In addition, most designers charge an extra fee after two sets of design changes, which can vary depending on the request. 


  • Designs will be custom to your client which will allow you to grow your business and build a relationship with that client for future orders 
  • You can still cater to your client even if you don’t have any graphic design experience 
  • This method is ideal for larger orders that will use the same design since you can then easily cover the design fee and make a larger profit 

When you choose this route, you will also gain an advantage over those who are just buying preset designs online as you will be able to supply your clients with custom designs. 

This method is also a great option for people who are just getting started in the custom apparel industry or don’t have a background in graphic design. 

For a limited time only, get FREE SHIPPING on all heat presses on shop.ricoma.com.

Now, let’s dive into the next most popular printing method, heat transfer vinyl, also known as HTV. 

#3 Heat Transfer Vinyl 

Heat transfer vinyl, also known as HTV, is when you cut out a vinyl design using a vinyl cutter and transfer it onto fabric using a heat press. Similar to the “Heat, Press and Go” method, HTV is another very simple and cost-effective customization method.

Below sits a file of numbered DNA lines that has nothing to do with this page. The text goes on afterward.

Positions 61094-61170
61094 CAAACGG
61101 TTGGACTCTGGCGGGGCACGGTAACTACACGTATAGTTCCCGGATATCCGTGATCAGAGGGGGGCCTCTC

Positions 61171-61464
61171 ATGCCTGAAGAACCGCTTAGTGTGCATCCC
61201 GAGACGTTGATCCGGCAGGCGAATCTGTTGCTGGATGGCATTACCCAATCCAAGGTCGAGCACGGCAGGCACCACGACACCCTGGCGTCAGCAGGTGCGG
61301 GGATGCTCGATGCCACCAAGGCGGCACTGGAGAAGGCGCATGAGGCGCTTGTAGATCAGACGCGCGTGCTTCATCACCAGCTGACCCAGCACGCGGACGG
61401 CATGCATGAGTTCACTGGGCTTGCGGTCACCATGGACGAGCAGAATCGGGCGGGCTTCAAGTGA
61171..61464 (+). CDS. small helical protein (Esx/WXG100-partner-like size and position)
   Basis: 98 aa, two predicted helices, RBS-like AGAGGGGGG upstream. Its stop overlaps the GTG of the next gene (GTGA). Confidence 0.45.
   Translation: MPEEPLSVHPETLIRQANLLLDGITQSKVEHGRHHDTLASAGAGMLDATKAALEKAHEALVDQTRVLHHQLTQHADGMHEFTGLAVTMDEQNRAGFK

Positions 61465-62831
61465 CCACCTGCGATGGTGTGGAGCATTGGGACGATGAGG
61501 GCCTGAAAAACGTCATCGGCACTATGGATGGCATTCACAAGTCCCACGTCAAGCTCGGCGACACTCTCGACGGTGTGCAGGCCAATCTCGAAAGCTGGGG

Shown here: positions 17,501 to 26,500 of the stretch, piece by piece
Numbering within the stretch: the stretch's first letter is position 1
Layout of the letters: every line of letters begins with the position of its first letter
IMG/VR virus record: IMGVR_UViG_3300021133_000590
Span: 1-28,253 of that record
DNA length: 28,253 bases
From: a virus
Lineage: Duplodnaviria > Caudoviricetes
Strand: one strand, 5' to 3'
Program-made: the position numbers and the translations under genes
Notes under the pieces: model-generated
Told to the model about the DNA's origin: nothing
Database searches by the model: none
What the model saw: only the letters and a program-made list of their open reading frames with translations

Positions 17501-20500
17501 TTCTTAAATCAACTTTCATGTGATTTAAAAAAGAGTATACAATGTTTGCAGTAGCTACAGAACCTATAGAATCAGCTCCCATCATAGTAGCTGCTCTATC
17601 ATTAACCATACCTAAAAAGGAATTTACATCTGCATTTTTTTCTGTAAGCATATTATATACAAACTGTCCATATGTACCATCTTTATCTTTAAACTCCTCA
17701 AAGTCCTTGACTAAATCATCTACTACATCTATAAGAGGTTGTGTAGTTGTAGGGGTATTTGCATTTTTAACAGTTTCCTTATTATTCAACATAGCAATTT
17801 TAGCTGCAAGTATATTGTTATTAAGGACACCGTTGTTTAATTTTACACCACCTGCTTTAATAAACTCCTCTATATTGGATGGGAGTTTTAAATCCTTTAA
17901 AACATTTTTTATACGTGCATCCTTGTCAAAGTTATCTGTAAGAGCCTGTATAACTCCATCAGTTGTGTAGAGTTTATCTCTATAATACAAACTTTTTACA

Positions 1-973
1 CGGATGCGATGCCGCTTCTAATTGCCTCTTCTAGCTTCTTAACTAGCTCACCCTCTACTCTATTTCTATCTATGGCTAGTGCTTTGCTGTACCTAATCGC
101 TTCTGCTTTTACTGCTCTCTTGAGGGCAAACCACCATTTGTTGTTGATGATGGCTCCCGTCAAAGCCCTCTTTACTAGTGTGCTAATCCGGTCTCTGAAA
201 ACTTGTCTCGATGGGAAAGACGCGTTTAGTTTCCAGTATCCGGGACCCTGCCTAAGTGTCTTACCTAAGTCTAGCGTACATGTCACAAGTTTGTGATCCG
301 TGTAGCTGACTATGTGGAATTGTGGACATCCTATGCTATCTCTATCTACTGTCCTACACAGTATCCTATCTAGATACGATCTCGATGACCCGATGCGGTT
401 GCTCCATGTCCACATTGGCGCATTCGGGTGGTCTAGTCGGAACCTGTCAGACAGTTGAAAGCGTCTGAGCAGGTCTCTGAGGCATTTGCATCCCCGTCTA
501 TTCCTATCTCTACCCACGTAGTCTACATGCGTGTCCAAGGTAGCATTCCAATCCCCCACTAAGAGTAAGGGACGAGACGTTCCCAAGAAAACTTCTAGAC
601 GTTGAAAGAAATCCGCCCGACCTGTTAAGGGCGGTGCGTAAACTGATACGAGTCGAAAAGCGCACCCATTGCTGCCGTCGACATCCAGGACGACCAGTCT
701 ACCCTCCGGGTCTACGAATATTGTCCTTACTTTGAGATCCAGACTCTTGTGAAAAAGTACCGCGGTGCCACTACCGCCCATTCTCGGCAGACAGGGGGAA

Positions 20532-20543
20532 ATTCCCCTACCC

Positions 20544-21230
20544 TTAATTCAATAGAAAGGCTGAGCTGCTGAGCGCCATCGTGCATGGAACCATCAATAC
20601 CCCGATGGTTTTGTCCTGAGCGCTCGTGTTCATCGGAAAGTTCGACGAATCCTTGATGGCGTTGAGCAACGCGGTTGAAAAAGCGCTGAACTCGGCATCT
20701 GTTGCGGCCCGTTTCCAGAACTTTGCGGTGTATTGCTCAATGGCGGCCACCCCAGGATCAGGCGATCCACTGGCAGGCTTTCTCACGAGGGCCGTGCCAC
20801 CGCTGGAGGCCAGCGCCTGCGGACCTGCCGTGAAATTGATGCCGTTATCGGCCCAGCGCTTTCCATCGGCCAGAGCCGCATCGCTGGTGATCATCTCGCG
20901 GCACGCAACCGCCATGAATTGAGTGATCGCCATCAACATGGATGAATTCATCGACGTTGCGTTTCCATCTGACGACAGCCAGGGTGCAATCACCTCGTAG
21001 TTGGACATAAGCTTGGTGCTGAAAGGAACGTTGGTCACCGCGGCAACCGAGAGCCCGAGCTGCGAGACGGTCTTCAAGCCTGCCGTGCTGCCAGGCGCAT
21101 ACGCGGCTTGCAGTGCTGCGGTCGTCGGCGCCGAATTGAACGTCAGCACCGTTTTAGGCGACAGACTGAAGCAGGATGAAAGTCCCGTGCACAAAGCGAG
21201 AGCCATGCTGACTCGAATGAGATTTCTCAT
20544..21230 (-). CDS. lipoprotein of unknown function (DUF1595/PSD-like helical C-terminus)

For starters, our all-inclusive vinyl cutter packages range from $299 for the 13″ Craft Mini Essentials Bundle to $1,793 for the 25″ RCP-6301 Premium Bundle.

With options to print on a variety of different substrates, including wood, glass, ceramic, fabric and more, you’ll be able to offer a wide selection of products. Combine that with the low cost of supplies and materials, and you’ll likely see high profit margins.  

But before we get into profitability, let’s quickly go over the cost of materials associated with Heat-Transfer Vinyl Printing, which will then help us determine our profit.   

Besides a vinyl cutter and heat press, both of which come included in our bundles on shop.ricoma.com, you’ll also need vinyl, which costs on average $5 per 12 ft x 5 ft roll and blanks. An average wholesale t-shirt goes for about $3-$4.

Lastly, you’ll need a weeding tool, which is a relatively inexpensive tool averaging at about $10 per unit. We’ll go over this tool and what it’s used for a bit later.  

Now, let’s use the cost of these supplies to calculate your profit.  

Recommended heat press: 

Ricoma Auto-Open 15” x 15” Flat Heat Press 

Price: $799 

Ikonix 15” x 15” Flat Heat Press